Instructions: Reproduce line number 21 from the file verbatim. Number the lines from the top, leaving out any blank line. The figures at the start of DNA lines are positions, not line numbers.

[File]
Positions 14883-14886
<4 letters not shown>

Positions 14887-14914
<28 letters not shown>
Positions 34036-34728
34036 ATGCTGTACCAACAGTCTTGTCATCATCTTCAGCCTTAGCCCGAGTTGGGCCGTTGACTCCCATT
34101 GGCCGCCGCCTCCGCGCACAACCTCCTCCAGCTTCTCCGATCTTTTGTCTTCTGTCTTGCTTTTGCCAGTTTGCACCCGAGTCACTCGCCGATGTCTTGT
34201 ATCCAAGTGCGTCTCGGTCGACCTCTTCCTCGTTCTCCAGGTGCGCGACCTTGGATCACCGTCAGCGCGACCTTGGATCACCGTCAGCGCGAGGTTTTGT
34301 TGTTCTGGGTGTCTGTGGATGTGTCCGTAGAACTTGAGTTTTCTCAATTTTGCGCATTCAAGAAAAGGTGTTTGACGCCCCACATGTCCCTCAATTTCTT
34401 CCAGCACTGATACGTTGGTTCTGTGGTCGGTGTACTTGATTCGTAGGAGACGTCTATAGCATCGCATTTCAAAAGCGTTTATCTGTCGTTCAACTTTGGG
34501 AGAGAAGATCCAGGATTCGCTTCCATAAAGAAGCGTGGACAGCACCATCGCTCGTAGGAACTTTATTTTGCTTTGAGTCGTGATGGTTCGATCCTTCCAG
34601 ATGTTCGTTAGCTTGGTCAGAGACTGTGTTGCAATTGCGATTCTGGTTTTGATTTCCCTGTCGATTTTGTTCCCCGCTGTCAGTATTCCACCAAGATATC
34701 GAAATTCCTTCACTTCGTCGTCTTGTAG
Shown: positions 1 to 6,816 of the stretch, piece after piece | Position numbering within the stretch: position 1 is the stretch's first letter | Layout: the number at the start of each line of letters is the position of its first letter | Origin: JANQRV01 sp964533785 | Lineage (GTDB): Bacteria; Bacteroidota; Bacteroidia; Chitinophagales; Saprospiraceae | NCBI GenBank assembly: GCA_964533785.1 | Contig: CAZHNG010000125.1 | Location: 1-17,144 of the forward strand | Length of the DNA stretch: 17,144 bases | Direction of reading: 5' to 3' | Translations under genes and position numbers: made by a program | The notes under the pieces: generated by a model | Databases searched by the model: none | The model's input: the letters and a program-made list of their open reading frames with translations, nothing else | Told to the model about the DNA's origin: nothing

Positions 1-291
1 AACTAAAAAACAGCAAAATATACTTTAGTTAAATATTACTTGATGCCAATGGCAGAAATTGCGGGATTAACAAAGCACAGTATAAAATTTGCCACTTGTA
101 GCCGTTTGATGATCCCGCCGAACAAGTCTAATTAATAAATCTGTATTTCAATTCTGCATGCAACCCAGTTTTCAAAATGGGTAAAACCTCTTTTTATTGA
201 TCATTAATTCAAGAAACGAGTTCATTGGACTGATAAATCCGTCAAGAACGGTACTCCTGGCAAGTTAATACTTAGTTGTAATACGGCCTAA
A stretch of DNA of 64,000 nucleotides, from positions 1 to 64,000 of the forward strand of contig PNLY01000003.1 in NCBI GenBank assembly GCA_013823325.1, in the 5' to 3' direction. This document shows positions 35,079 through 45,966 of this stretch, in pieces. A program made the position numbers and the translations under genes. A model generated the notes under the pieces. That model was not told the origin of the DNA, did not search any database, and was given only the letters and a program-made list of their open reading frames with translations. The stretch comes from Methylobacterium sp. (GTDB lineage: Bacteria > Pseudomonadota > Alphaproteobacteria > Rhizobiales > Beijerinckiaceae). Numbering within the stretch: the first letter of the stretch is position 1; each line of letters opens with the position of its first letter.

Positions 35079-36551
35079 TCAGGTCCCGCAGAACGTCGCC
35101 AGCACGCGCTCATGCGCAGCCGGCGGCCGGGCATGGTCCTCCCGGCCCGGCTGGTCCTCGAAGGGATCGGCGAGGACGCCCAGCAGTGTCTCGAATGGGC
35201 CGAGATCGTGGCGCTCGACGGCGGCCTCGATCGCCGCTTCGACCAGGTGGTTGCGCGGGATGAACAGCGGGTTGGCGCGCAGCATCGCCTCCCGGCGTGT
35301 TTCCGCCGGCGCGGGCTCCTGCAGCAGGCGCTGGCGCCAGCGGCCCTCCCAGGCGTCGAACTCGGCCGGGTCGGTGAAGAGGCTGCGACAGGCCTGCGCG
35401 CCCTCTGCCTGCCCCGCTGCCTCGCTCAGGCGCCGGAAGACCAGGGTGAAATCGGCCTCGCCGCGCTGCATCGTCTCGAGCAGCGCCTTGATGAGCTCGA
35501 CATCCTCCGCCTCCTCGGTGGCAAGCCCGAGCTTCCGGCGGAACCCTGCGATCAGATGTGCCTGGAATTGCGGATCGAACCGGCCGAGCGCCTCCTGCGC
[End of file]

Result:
35079 TCAGGTCCCGCAGAACGTCGCC